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The Effect of Polymer Content on the Non-Newtonian Behavior of Acetaminophen Suspension

DOI: 10.1155/2013/907471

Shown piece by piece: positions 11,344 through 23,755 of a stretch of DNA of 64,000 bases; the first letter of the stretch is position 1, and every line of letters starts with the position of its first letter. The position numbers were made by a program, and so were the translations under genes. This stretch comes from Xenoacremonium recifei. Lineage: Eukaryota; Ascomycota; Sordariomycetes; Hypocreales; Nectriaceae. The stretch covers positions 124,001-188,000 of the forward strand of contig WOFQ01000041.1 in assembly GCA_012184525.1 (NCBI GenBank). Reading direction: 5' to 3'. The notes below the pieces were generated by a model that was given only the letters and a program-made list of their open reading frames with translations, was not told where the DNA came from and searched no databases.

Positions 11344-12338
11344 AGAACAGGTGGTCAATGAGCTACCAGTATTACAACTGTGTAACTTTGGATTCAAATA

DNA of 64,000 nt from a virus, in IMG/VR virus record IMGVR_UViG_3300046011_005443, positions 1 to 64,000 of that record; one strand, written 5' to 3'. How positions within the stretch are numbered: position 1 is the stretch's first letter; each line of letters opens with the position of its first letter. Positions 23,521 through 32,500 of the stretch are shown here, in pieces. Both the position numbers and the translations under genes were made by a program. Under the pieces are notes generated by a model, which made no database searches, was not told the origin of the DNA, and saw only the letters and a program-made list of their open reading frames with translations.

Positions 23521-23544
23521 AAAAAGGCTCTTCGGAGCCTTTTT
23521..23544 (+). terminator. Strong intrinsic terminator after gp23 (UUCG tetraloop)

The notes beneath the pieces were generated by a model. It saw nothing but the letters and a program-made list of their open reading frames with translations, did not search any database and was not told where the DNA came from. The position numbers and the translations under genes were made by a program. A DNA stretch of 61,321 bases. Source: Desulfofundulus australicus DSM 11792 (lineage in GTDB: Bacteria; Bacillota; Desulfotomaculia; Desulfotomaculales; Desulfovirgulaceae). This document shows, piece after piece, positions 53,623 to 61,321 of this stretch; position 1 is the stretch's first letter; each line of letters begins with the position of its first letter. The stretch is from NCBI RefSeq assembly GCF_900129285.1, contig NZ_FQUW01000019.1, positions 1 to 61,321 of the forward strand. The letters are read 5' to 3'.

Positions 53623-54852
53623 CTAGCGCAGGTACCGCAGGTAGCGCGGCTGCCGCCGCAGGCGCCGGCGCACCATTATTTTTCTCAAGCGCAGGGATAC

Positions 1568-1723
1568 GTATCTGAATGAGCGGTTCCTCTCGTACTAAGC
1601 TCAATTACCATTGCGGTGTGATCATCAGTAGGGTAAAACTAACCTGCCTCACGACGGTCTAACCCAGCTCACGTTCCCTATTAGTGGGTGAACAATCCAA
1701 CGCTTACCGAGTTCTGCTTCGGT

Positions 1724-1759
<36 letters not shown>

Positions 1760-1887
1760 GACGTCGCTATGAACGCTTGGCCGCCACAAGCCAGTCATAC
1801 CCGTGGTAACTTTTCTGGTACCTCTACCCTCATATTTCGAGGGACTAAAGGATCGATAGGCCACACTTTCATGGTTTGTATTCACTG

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Acetaminophen is used as an analgesic and antipyretic agent. The aim of the study was evaluation of the effect of different polymers on rheological behavior of acetaminophen suspension. In order to achieve controlled flocculation, sodium chloride was added. Then structural vehicles such as carboxymethyl cellulose (CMC), polyvinyl pyrrolidone (PVP), tragacanth, and magnesium aluminum silicate (Veegum) were evaluated individually and in combination. Physical stability parameters such as sedimentation volume ( ), redispersibility ( ), and growth of crystals of the suspensions were determined. Also, the rheological properties of formulations were studied. The results of this study showed that the combination of suspending agents had the most physical stability and pseudoplastic behavior with some degree of thixotropy. Viscosity of suspensions was increased by adding NaCl 0.02%. Presence of PVP is necessary for improving rheological behavior of suspensions by NaCl. This may be related to the cross-linking between the carbonyl group in the PVP segment and Na+ ions. 1. Introduction A suspension is a dispersed system in which the internal phase consists of solid particles and the external phase is a liquid vehicle. Suspensions are the best conventional liquid dosage forms of drugs with high bioavailability in comparison to other dosage forms except solutions, and they have patient compliance [1, 2]. Rheological study of suspensions provides valuable information for efficient utilization, transport, and handling of materials in industrial applications [3]. The thixotropy and hysteresis loop are rheological phenomena. In non-Newtonian systems if the rate of shear was reduced once the desired maximum rate had been reached, the down curve can be displaced relative to the up curve. With pseudoplastic systems, the down curve is frequently displaced to the left of the up curve. This phenomenon, known as thixotropy, can be defined as an isothermal and comparatively slow recovery, on standing of a material, which has lost its consistency through shearing [4, 5]. The area surrounded between ascending and descending curves that is called hysteresis loop can give information about the structure breakdown and rebuilding [4, 6, 7]. Controlled flocculation and rheologic modification are important factors in preparation of suspensions. Flocculated suspensions are settled rapidly to form large loose and easily dispersible sediments [8]. Non-Newtonian polymers are utilized in the industries such as food, textile, pharmaceutical, and cosmetics. They are employed in suspensions as


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